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Archive for February, 2018

Close to the Dead End, Sharifs Out to blow the system by Shaheen Sehbai

ISLAMABAD INSIGHT Close to the Dead End, Sharifs Out to blow the system

Shaheen Sehbai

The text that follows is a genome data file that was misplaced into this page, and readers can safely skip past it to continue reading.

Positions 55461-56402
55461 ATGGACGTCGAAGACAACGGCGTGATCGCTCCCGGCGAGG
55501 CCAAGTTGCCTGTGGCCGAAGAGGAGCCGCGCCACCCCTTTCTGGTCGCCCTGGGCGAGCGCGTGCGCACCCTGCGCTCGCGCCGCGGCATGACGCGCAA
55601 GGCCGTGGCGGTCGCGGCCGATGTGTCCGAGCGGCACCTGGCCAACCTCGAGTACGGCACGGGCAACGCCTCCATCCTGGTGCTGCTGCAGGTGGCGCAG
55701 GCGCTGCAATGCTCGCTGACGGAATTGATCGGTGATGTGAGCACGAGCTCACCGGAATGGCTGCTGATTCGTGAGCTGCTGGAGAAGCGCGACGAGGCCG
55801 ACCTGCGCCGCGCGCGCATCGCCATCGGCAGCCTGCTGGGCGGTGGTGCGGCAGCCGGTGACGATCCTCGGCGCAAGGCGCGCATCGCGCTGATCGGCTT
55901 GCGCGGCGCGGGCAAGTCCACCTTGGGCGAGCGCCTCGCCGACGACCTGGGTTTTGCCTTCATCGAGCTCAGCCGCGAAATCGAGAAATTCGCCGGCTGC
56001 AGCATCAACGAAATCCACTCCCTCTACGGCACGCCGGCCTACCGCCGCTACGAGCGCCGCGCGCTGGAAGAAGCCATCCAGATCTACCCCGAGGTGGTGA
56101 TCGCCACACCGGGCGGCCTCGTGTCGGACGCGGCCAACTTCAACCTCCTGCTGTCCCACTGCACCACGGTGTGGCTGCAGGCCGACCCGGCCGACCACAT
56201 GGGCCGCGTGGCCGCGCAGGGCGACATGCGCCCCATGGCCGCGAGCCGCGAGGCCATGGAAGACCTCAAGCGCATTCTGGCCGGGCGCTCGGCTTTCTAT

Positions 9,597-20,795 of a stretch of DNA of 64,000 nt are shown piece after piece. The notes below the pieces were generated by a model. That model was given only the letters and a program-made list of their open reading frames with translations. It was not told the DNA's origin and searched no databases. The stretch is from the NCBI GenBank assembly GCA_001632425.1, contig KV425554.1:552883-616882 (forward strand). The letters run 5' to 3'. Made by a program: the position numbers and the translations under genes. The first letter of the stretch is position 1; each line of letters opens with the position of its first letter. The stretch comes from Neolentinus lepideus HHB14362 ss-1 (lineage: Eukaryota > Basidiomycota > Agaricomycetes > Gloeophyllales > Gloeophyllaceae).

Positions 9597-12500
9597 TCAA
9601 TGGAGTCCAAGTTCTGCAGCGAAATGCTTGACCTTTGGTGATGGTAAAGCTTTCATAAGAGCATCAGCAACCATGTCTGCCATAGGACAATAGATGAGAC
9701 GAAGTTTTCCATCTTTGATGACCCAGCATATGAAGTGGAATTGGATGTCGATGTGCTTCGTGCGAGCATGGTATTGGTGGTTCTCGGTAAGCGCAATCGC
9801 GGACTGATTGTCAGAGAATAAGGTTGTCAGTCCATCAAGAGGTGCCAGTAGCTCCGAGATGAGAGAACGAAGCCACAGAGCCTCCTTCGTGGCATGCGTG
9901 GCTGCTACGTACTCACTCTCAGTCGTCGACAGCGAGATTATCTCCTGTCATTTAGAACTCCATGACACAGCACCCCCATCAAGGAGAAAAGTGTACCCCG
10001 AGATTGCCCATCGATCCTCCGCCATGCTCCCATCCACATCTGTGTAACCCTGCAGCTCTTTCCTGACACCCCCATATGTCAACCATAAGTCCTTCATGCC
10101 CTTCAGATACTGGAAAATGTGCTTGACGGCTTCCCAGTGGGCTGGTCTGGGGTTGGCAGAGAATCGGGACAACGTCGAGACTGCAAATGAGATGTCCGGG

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I AM happy to write this in Calibri font, as it is not illegal anymore. But this piece can only be written in this font because it deals with issues created by the illegal use of Calibri. While my media friends are chilling out, watching Najam Sethi’s PSL and cruising on calm warm waters around Dubai, the political temperature and the battle between institutions back home has almost reached the boiling point, or the dead end. After what has happened, and is happening, the policy of judicial restraint and strict non-interference by the military and security establishment has stretched so thin, it can snap any time. The salient features of the present picture include: – After Nawaz Sharif has been legally sidelined, his ambitious and energetic bro in Lahore is now stuck neck deep in a swirling mass of quicksand, sinking deeper by the day, nay hour. – His open support and instigation to a revolt by the Lahori bureaucrats has almost wiped out his chances of becoming the next leader of the country. – Nawaz himself has conceded defeat by saying he is sure to get convicted in the few remaining corruption cases. So his policy is: After Me, the deluge. – He has unleashed his defiant daughter but she is also in the same boat and will sink together with his dad. – The NAB, backed fully by the Supreme Court and the armed forces, has launched a frontal and direct offensive in Punjab, ending its policy of passive restraint. – As all of these institutions are on the right side of the law, NAB has been threatened and challenged by provincial government, which in fact should have been helping the NAB to catch the corrupt. It is just the reverse and untenable. – After Shahbaz’s hitman Cheema was arrested, the next in line is Nawaz’s right-hand man Fawad Hasan Fawad and he is reported to have joined a gathering of protesting baboos in Lahore through a video conference. – PM Abbasi flew direct from his TAPI visit to Lahore to huddle with Shahbaz and nothing about their meeting was said. – They could, however, have discussed only two things. PM telling CM to stop the Punjab baboos revolt or PM agreeing to CM’s demand that same strategy should be adopted in Islamabad. Both are a no-win prospect. – The embedded perversity in this situation is that those in government are rising in revolt against their own authority. If the revolt persists, Shahbaz government sinks deeper into dirt. If the same happens in Islamabad, Abbasi would subvert himself. – With the political prism standing on its head, lop-sided, it does not need even a nudge to overturn it. – The last push could be coming from Islamabad where reports of a presidential ordinance to clip the powers of NAB are being considered. That may be the last nail, if one was needed. – If that happens, the Supreme Court will immediately come into action. The deadlock will deepen further, the swirling mud pond more stinky. – The joke now being perpetrated as Senate elections may also be swept aside by the Courts or makes the Upper House look ludicrous. – Every political initiative, based on negative intent and perverse logic will have failed. In such a scenario, with Punjab government deadlocked, Centre not responding to correct the wrong, all institutions fighting each other, there will be no way out but for the Supreme Court to invoke Article 190 and ask the armed forces to intervene in whatever shape and manner was deemed necessary. In Punjab this quiet intervention has already happened with Rangers taking over security of NAB headquarters where Cheema was kept. The obvious threat was not from anyone but the Punjab Police and other security departments. In short an internal subversive threat. The catch in this situation is that Nawaz has been asking for such an intervention by his provocations and stinging attacks on other institutions. The policy of restraint did not allow him to claim victimhood so far. Now the institutions have moved on as the final verdict declaring Nawaz and family as convicted criminals is almost ready to come. That probably was the deadline for the institutions to pursue the restraint. Now it is time to show some teeth. The few remaining days may even see a more desperate Nawaz and his family committing more shocking attacks on the institutions. A physical attack on the Supreme Court or the NAB court could also be anticipated. Surely it would be prevented. The bigger failure is that the political system has failed to stop any of these violators from thinking irrationally and for the larger cause of keeping democracy running. All other parties could have joined in a roundtable to advise Nawaz and family not to destroy everything. But they are so deeply divided they have lost the capacity to think even about their own future. Some parties are crying wolf, shouting loud but if Nawaz succeeds in carrying out a suicide attack on the political system, all parties will lose.